Architectural design for this contemporary educational shelter within the woods above Windermere for the National Trust. The design includes re-used tyres packed with slate quarry waste as part of the foundation.
There are straw-bales rendered in lime and plastered in clay, sheeps-wool insulation, rammed earth and adobe block providing internal thermal-mass to the walling. All oak, larch and beech timber was taken from the local Monk-Coniston stormed felled trees.
The building is one of few modern entries in Pevsners ‘The Buildings of England – Cumbria’ p77 and 692, described as “an exercise in sustainability”, “the building fits its woodland setting beautifully while being entirely contemporary”. The scheme gained £35,000 Sustainable Development Funding from the Lake District National Park. Completed 2007.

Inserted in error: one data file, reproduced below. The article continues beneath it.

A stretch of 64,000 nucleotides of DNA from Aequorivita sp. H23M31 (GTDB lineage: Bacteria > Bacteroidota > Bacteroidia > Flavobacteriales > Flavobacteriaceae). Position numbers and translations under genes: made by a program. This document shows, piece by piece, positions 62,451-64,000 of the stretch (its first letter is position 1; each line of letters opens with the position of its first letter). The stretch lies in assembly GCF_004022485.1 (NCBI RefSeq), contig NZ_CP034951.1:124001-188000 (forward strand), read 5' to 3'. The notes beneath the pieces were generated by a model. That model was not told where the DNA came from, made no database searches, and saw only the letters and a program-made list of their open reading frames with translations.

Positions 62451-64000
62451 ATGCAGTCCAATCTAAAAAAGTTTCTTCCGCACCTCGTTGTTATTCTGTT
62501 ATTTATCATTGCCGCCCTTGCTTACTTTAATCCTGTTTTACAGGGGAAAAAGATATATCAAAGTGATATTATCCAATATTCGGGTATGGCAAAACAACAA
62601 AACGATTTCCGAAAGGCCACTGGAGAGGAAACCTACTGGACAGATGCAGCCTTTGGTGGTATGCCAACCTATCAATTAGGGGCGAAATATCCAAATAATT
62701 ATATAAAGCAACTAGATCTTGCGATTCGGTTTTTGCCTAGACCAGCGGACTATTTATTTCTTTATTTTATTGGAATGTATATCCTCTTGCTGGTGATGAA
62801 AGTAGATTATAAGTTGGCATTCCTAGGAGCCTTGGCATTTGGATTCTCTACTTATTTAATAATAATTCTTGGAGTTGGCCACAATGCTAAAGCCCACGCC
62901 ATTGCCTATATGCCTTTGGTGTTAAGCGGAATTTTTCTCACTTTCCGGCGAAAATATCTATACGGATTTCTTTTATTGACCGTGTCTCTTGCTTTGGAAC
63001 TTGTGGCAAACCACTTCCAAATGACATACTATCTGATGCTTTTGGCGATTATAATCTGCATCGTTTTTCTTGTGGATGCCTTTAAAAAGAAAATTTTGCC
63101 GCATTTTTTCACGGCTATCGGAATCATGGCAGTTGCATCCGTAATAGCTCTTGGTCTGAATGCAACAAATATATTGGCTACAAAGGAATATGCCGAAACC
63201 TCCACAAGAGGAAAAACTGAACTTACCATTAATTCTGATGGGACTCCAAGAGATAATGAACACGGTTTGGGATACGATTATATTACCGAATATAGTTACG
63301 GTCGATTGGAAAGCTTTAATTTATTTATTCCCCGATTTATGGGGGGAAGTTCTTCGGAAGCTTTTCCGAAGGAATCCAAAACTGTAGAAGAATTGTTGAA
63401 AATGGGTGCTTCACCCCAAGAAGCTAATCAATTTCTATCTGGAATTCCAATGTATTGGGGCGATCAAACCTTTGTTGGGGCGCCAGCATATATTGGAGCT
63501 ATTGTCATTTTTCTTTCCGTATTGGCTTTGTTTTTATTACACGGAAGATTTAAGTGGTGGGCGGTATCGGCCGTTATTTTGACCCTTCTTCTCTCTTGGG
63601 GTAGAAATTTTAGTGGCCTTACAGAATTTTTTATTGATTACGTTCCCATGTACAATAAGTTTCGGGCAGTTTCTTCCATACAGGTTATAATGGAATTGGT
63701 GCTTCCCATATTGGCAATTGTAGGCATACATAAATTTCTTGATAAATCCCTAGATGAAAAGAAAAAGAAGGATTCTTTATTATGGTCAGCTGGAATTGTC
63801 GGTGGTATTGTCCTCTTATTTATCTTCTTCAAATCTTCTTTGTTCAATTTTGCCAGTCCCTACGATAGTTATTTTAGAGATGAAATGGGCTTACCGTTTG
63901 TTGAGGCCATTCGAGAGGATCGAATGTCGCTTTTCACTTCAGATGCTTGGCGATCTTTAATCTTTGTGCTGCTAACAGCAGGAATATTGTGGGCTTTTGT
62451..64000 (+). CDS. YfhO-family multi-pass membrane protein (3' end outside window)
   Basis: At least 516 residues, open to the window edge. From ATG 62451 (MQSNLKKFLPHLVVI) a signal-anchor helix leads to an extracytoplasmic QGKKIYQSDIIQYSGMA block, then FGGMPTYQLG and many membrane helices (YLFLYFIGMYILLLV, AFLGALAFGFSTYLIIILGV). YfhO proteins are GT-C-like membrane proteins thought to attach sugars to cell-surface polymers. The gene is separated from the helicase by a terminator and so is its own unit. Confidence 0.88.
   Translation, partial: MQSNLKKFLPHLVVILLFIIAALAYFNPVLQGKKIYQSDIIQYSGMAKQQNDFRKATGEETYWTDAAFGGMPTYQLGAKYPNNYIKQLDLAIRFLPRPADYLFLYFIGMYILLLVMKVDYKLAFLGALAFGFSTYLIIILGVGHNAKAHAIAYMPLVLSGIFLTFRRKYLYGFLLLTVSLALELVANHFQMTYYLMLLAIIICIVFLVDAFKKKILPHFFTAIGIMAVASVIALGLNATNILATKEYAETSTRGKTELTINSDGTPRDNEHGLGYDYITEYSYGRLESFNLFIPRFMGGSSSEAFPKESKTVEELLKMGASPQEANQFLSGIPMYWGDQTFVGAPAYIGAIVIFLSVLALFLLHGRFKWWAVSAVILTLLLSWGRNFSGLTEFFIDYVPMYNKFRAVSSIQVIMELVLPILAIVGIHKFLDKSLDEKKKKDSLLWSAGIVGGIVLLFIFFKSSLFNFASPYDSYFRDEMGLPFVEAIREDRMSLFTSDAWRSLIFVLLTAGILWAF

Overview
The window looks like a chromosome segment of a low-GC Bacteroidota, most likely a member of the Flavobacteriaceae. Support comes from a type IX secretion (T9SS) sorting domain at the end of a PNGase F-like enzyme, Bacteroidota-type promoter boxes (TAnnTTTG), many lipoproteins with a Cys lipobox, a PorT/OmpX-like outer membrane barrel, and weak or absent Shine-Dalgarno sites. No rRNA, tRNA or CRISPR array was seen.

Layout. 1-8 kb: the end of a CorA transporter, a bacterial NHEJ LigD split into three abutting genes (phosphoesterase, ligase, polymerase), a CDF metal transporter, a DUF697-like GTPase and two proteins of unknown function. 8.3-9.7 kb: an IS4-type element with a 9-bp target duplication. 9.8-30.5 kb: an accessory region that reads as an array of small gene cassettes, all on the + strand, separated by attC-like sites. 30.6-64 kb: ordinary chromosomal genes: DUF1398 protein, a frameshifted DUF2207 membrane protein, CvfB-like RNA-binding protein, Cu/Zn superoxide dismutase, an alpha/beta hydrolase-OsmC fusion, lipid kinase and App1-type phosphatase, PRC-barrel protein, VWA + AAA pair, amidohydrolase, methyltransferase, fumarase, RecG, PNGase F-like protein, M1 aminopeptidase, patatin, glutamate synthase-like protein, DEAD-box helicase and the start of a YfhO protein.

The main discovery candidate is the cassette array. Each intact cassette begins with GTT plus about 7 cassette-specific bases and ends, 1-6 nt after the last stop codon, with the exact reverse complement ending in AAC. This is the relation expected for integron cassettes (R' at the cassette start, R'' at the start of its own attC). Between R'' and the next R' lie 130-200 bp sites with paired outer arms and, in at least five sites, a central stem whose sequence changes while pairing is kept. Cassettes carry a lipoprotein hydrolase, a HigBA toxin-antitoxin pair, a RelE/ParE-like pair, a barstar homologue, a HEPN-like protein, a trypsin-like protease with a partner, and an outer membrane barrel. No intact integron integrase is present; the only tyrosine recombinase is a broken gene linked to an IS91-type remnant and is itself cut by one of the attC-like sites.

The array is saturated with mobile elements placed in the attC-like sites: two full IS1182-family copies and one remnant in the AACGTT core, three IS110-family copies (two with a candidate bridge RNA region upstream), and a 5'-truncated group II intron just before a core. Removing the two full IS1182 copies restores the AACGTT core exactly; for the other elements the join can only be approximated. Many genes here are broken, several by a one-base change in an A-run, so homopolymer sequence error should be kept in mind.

Water End House is part of a small collection of dwellings on a family estate centred around the largest dwelling Derwent Bay House which sits to the north of Water End House.
Architectural design for this contemporary educational shelter within the woods above Windermere for the National Trust.
The Sheepfold facility is a striking standalone building situated in The Upper Booth Campsite designed by Crosby Granger for The National Trust in the heart of the Edale Valley in the Peak District National Park.
The Education shelter and toilet facility is situated in the wooded car park at Tarn Hows, Coniston - one of the ‘honey pots’ of The Lake District National Park.